Huntington's history to get bigger home

Toby Kissam, executive coordinator of the Huntington Historical Toby Kissam, executive coordinator of the Huntington Historical Society, sorts through photos at the historic Trade School building which houses the Huntington Historical Society. (Jan. 4, 2013) Photo Credit: Steve Pfost

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A letter penned by Walt Whitman, hand-drawn maps from the 1830s, and thousands of photographs that chronicle Huntington's history. All the treasured archives are lovingly stashed, stuffed and stacked at the Huntington Historical Society on Main Street.

After 14 years, the society has raised enough money, about $800,000 -- including a $400,000 matching grant from the state -- to build an addition to the building that will be used as a storage and resource center, a spacious place for Huntington's history to call home.

"We've been kicking this proposal around for years and raising money," said Toby Kissam, executive coordinator of the society. "With the money we have, we're ready to go."

The building was erected in 1905 as a sewing trade school for girls and a place where boys learned caning -- or chair-seat weaving. It has housed the historical society since 1982, when members purchased the building and a 20-foot lot on its west side from the town.

The building, designed by the architects of the Metropolitan Opera House and the American Museum of Natural History, is an integral part of Huntington's past, having served as classroom space for Huntington High School, and Town Hall offices. It is listed on the National Register of Historic Places.

The two-level addition will be built in the side lot and add more than 1,200 square feet and include two rooms and a new entry through a handicap-accessible plaza. The historic facade will remain.

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Fundraising efforts for the expansion began after philanthropist Doris Buffett, sister of billionaire Warren, came to Huntington in the 1980s to research her family tree. Town historian Robert Hughes said ancestors of the Buffett family settled in Huntington in 1696. Hughes said that as Doris Buffett neared the end of her research in the late 1990s, she asked what the society needed and he said archive space.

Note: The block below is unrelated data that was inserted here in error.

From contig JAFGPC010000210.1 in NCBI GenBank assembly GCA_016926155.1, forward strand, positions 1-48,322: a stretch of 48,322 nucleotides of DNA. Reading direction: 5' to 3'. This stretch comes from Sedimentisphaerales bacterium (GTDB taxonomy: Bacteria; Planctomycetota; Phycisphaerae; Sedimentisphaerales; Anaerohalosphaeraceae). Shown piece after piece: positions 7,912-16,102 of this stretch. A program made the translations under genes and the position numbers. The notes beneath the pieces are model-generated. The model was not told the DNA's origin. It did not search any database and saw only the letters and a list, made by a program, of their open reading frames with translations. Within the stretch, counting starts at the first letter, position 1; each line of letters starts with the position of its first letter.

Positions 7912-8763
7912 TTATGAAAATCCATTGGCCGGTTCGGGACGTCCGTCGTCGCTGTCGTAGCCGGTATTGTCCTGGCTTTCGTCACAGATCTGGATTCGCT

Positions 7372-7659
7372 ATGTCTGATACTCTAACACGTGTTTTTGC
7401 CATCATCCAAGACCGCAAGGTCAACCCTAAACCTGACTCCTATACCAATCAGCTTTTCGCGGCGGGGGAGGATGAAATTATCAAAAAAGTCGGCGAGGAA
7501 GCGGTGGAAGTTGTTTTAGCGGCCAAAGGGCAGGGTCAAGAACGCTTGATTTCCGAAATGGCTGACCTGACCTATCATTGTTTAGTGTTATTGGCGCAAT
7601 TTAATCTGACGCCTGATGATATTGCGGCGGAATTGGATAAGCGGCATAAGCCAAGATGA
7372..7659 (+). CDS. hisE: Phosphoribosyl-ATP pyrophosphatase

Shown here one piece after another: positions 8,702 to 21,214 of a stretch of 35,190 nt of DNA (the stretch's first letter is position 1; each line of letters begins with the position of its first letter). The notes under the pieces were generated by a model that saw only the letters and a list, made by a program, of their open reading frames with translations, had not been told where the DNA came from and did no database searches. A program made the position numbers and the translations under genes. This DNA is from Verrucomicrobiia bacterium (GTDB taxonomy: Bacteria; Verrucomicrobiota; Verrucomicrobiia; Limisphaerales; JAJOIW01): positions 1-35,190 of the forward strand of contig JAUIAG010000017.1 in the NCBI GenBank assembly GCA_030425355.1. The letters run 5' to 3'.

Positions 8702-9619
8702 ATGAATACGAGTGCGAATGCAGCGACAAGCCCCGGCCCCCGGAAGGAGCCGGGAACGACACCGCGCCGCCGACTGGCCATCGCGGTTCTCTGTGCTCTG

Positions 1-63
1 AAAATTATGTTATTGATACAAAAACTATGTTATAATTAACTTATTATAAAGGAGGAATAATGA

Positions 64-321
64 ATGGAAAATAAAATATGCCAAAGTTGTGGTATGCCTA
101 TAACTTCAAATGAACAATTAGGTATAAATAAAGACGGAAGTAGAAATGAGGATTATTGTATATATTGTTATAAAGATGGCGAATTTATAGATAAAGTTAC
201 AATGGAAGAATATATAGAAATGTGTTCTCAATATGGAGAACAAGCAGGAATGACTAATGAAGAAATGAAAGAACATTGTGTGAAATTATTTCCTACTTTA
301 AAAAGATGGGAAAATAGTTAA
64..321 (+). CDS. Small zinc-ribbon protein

But before she would write a check, Hughes said, she challenged the society to double its membership in three months, to see if it had community support. When the society met the challenge, it received $25,000 -- and another charge.

"She said, 'I will match dollar for dollar everything you raise up to $500,000 to build a new archive,' " said Hughes, who is a historical society volunteer. "We raised about $167,000, and she matched that. That was our biggest donation."

Kissam said he expects construction to begin by early summer. The society has a parking variance hearing before the zoning board of appeals on Feb. 28. It is also seeking state approval of the design plan selected from five proposals by a panel of community and business leaders, merchants, preservationists and neighbors."This is one of the great buildings of Huntington," Kissam said. "It has a rich history."

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